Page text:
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The journey so far: How the world is fighting against plastic pollution
The recent death of a pilot whale found in south Thailand last week and the reveal of some 80 plastic bags in its stomach broke many hearts.
Up to 80 plastic bags extracted from within a whale are seen in Songkhla, Thailand, in this still image from a June 1, 2018 video footage by Thailand's Department of Marine and Coastal Resources. (Photo: VCG)
Indeed, plastic pollution has posed a serious environmental challenge to not only marine animals, but also human society.
A plastic bag takes 450 years to degrade in nature and about 500 billion plastic bags are consumed every year. In Europe alone, nearly 100 billion plastic bags are used yearly, and over 90 percent are single-use bags, which accounted for 3 percent of the marine litter in Europe.
This year's World Environment Day aims to raise public awareness and take concrete actions to beat plastic pollution.
The following is a global review on measures that countries have taken in the anti-plastics campaign.
A law enforcement officer checks the thickness of plastic bags offered in an open market in Central China's Wuhan city in June 2008, helping enforce the nationwide campaign to phase out lightweight plastic bags. (Photo: VCG)
Since June 2008, China has banned thin plastic bags and required retailers to charge for thicker plastic bags. This year marks the 10th year since China implemented its ban on plastic bags.
Statistics show that in 2015, plastic bags used in China's supermarkets and shopping malls have been reduced by over two-thirds, or 1,400 kilo tons. Consumers are more accustomed to bringing reusable bags when they shop.
As e-commerce, express delivery and food delivery services emerged, plastic products became more frequent in recent years. China has implemented policies to encourage delivery enterprises to use environmentally-friendly materials when they deliver.
Many other Asian countries are collectively initiating a clean-up effort to reduce unnecessary waste by banning or regulating the use of plastic bags.
Kenya introduced the world's most drastic plastic ban last August. Anyone producing, selling, or even just carrying plastic bags will face up to four years' sentence or fines of $40,000.
At least 15 African countries are carrying out restrictions or a total ban on the use of plastic bags. Last year, the East African Legislative Assembly approved a bill prohibiting the manufacturing, sale, importation and use of polythene bags.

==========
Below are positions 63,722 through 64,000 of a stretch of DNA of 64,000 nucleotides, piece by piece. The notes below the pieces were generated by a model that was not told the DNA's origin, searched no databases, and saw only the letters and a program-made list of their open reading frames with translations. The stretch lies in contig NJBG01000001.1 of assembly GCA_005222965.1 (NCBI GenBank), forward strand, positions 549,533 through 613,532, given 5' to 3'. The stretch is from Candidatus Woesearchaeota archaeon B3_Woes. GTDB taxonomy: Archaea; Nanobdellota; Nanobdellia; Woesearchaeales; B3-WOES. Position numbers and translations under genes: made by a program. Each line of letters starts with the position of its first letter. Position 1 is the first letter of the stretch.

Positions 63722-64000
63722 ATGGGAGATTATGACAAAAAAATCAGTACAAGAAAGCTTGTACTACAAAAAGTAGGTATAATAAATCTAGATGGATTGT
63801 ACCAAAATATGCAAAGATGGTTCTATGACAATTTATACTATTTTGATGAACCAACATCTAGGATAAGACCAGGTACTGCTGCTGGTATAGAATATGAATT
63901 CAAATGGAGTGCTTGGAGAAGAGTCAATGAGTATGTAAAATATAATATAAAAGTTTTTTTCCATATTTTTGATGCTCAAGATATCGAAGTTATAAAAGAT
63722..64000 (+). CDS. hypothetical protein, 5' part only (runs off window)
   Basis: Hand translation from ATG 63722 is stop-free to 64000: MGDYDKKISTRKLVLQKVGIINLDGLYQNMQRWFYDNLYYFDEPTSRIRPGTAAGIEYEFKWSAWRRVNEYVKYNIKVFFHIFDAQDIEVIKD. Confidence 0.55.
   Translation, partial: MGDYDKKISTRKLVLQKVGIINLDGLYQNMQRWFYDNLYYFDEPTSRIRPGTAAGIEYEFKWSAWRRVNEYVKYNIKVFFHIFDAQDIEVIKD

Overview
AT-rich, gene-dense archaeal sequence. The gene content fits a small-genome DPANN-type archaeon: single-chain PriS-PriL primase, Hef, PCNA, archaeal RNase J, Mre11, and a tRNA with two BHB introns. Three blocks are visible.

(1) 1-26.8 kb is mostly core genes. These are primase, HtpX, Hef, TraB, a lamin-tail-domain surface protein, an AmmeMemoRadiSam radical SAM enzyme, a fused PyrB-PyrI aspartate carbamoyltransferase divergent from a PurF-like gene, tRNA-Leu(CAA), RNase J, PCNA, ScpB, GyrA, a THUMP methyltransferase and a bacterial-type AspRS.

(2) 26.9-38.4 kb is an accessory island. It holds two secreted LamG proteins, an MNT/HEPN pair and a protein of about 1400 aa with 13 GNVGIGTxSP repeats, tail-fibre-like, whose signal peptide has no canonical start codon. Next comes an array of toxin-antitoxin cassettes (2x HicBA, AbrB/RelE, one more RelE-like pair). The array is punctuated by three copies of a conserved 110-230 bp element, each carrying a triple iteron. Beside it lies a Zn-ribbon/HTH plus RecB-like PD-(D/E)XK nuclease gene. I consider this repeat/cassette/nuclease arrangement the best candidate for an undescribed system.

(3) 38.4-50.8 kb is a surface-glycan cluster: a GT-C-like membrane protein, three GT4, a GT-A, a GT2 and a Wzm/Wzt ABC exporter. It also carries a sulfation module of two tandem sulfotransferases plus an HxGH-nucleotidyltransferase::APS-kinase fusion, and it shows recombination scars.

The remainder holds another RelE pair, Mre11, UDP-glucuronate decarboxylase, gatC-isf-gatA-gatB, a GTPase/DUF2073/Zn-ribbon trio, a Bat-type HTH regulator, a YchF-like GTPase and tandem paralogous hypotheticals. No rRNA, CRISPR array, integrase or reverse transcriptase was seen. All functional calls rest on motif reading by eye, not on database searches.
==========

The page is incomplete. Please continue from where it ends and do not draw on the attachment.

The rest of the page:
In 2014, the European Parliament passed a directive, setting a goal of reducing plastic bag use by 50 percent by 2017 and 80 percent by 2019.
This year, the EU took a step further on plastics prohibition. In late May, the European Commission proposed more progressive measures, where single-use plastic products with readily available alternatives would be banned and replaced with more environmentally sustainable materials.
San Francisco was the first US city to launch a plastic bag ban. In 2014, California became the first state. Many other cities around the country have bans or fees in place.
But other states have implemented a ban on bans to protect businesses from complying with additional regulations.
The ecological campaign "Zero Percent Plastic" aims to reduce the use of plastic bags in Chile. A model of the Earth made out of plastic bags, with trash strewn everywhere, represents what will happen if we don't reduce the use of plastic. (Photo: AFP)
On May 30, 2018, Chile became the first South American country to approve a nationwide ban on single-use plastic bags, garnering congratulations from around the world for its efforts to beat plastic pollution ahead of World Environment Day on June 5.
Several other countries in Latin America are using taxes, bans and technological innovation to restrict the production and consumption of plastic bags and reduce their harmful impact on oceans and marine species. Governments around the region have been delivering bold pollution-beating policies.
And that's People's Daily Tonight. Thanks for joining us.
(Produced by Han Xiaomeng and Liang Peiyu; story written by Chen Lidan and Liu Xiaochi)